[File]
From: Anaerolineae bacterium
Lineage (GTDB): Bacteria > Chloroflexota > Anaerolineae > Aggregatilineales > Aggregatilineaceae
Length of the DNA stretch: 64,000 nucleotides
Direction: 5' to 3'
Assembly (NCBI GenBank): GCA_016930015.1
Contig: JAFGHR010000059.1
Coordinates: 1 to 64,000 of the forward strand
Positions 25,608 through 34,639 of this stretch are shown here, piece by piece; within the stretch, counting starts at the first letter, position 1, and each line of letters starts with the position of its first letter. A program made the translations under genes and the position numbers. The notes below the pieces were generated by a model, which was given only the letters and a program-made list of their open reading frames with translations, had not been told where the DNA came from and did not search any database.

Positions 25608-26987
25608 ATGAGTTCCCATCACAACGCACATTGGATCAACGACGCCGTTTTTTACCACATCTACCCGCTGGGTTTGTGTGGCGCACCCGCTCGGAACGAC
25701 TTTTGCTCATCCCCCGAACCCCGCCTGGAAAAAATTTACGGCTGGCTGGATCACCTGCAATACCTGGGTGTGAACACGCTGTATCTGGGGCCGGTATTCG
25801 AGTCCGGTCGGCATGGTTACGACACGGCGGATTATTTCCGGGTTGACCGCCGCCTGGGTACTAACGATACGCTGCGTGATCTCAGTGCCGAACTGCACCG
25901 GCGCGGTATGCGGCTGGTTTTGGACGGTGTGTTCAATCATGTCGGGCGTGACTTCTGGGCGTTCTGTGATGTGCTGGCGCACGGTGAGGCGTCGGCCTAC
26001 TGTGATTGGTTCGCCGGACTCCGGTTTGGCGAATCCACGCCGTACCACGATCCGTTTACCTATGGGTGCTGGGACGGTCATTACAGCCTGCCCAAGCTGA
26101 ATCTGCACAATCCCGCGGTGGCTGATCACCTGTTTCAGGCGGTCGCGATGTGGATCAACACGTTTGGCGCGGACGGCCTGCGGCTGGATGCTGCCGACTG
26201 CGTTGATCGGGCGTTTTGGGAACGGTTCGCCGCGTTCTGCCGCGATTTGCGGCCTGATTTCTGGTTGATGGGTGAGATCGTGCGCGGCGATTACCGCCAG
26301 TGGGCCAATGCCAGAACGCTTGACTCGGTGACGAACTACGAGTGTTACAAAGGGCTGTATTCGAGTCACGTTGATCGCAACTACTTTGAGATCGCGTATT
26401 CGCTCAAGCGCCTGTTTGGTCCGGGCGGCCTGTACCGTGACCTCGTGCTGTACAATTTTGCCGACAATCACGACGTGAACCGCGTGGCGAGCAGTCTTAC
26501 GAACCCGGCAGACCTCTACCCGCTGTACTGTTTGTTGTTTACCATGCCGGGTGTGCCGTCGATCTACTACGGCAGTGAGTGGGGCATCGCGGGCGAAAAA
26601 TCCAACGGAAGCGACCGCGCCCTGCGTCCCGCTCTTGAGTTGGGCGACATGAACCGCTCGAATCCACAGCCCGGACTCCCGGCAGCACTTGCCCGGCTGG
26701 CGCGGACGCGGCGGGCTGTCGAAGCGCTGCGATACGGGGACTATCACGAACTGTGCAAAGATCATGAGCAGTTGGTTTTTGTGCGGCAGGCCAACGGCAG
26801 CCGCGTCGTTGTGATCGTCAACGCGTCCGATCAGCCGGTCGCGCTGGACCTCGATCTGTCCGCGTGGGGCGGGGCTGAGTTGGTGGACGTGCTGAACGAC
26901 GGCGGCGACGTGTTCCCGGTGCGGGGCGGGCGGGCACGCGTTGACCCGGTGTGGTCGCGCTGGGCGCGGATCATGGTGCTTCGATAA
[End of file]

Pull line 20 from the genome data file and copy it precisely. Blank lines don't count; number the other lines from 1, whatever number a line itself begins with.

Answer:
26601 TCCAACGGAAGCGACCGCGCCCTGCGTCCCGCTCTTGAGTTGGGCGACATGAACCGCTCGAATCCACAGCCCGGACTCCCGGCAGCACTTGCCCGGCTGG